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Wheat sees sharp rally

Wow, how fast can you turn from a bear to a bull? When the fundamentals change suddenly, one has to re-evaluate their outlook.

Before the Easter break, the wheat market had a bearish slant, with excellent growing conditions and the prospect of a huge crop, not to mention a record corn crop being projected. Of course, the market was noting that we had very cold weather on the way over the weekend that clearly was a threat.

And Mother Nature delivered, and is still delivering for that matter. On Monday morning, we knew there was severe damage, but also knew it would be difficult to really get a good assessment for days, if not weeks. As crop watchers converged into the fields to assess damage, their increasingly dire reports finally made the market take notice. Adding insult to injury, a winter-like storm passed through the central plains Friday, dropping heavy snow onto fields already struggling to recover from the frost.

This is not going to be like 1997, when a hard freeze knocked the wheat down but excellent weather conditions thereafter rescued the crop, which ended up with big yields. Early estimates of production declines were in the 50-100 million bushel range. By the end of the week, those estimates were increased to 100-150 for hard red winter, and 50-70 for soft red winter.

When you consider that just this week USDA issued their monthly supply/demand report which lowered 06/07 ending stocks by 50 million bushels, it makes old crop stocks relatively tight. But, it also suggests that 07/08 isn't going to get any better. World production and stocks will remain tight for another year, and we've barely begun the growing season in the rest of the Northern Hemisphere.

Luckily, most other major wheat producing regions are sitting in generally good shape. There are some dry issues popping up in the CIS and China, but it's still early for those crops. The market is also taking note of the persistent dryness in Australia, where producers are gearing up for fall planting. Last year handed them their worst drought in over 100 years, and they are still struggling with dryness issues in most of their producing regions.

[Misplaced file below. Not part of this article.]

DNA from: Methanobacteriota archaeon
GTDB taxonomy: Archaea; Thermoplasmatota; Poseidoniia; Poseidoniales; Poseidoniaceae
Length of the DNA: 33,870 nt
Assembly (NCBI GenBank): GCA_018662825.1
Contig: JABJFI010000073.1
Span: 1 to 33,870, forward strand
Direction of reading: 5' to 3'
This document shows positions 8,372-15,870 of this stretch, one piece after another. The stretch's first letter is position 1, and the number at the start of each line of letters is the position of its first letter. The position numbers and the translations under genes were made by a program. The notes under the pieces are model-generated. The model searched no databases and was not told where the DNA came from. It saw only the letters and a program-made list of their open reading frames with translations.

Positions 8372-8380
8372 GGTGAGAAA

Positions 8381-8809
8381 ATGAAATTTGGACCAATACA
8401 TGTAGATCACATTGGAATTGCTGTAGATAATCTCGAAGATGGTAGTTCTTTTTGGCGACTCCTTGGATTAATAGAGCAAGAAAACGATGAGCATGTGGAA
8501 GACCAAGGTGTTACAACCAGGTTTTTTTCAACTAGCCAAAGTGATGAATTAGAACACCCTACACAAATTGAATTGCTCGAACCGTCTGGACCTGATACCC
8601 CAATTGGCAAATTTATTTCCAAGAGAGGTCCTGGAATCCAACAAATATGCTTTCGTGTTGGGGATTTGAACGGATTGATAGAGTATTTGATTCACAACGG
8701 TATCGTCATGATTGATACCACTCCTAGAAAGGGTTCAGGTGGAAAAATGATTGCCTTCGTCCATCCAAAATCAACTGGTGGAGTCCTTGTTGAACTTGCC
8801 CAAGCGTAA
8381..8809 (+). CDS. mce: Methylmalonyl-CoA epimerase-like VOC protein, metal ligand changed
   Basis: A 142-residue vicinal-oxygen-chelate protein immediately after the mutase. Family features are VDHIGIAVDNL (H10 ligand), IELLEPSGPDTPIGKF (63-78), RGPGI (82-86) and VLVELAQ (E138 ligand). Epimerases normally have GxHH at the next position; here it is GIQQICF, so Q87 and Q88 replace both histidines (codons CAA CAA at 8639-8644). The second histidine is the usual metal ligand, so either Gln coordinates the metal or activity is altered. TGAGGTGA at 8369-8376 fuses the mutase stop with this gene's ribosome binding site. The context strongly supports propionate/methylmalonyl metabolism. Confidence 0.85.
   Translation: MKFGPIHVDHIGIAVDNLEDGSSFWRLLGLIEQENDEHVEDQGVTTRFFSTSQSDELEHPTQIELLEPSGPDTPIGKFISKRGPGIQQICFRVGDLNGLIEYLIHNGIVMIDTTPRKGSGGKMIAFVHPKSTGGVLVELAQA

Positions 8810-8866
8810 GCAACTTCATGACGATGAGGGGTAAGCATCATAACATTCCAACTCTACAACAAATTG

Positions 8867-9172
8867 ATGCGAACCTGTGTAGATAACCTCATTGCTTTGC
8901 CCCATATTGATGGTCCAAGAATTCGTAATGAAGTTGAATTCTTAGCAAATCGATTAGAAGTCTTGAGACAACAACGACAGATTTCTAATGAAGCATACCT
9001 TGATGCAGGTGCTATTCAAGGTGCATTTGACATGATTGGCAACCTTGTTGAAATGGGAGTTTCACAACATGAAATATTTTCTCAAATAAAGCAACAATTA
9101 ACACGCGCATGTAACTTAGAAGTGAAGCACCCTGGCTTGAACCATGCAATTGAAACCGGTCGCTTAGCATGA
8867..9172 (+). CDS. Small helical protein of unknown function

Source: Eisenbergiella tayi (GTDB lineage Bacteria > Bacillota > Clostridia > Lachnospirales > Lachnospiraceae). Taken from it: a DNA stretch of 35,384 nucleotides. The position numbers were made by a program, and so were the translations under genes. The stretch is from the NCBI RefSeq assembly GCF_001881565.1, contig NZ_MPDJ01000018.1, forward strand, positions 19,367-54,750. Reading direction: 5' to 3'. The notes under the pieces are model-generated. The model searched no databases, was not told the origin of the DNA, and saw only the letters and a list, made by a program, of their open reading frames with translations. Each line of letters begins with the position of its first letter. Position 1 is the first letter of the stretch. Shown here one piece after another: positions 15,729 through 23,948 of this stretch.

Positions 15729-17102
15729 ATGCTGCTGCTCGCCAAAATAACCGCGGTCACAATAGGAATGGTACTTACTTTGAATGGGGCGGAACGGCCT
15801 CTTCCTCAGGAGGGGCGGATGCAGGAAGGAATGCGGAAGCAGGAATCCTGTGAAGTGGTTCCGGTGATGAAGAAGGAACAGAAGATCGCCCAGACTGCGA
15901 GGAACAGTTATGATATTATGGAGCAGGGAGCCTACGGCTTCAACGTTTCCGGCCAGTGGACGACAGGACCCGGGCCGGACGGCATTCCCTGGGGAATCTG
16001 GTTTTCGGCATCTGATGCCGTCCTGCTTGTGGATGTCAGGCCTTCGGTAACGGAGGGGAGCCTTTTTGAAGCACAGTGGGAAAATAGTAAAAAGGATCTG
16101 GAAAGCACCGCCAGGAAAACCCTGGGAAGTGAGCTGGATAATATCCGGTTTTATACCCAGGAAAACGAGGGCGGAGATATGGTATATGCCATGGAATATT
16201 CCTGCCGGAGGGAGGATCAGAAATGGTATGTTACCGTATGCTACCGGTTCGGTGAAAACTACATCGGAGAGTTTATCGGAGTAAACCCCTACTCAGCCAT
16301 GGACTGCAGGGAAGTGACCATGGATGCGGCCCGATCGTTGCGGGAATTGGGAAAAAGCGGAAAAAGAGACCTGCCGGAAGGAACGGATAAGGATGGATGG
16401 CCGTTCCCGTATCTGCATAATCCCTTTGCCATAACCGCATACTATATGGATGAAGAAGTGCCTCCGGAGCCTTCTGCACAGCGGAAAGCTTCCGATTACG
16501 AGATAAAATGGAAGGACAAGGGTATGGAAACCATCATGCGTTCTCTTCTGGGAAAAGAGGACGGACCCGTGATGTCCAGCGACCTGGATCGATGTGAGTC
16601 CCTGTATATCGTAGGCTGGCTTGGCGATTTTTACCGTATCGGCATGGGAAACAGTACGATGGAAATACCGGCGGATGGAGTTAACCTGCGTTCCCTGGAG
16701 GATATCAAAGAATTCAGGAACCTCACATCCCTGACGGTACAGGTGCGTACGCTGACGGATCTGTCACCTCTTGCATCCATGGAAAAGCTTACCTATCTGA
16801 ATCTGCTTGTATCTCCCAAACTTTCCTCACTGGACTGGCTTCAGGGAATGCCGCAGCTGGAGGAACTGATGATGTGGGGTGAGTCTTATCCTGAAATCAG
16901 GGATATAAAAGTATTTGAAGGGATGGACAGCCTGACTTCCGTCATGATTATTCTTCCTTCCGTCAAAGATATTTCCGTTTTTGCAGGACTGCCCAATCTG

Export sales for the week were impressive with 808,000 MT sold, well above trade estimates. Even corn had a great week with 1.5 million MT sold. We're seeing that the drop in prices from the crop report brought some aggressive buying. There is also talk that Russia is out of wheat, so if this rally in prices doesn't move business back to them, then we'll know that our leverage is increasing in the export arena.

The market will continue its volatility as we review crop condition reports and get a better handle on frost damage. In addition, wheat will continue to be affected by the corn market, which is becoming concerned about fieldwork delays from wet weather. Wheat appears to remain well supported on breaks, but will need another fundamental boost to get past resistance levels that stalled the market last week. That could well come from more damage reports this week.

This publication is strictly the opinion of its writer and is intended solely for informative purposes. It is not to be construed, under any circumstances, by implication or otherwise, as an offer to sell or a solicitation to buy or trade in any commodities or securities herein named. Information is obtained from sources believed to be reliable, but is in no way guaranteed. Futures and options trading always involve risk of loss.

Wow, how fast can you turn from a bear to a bull? When the fundamentals change suddenly, one has to re-evaluate their outlook.

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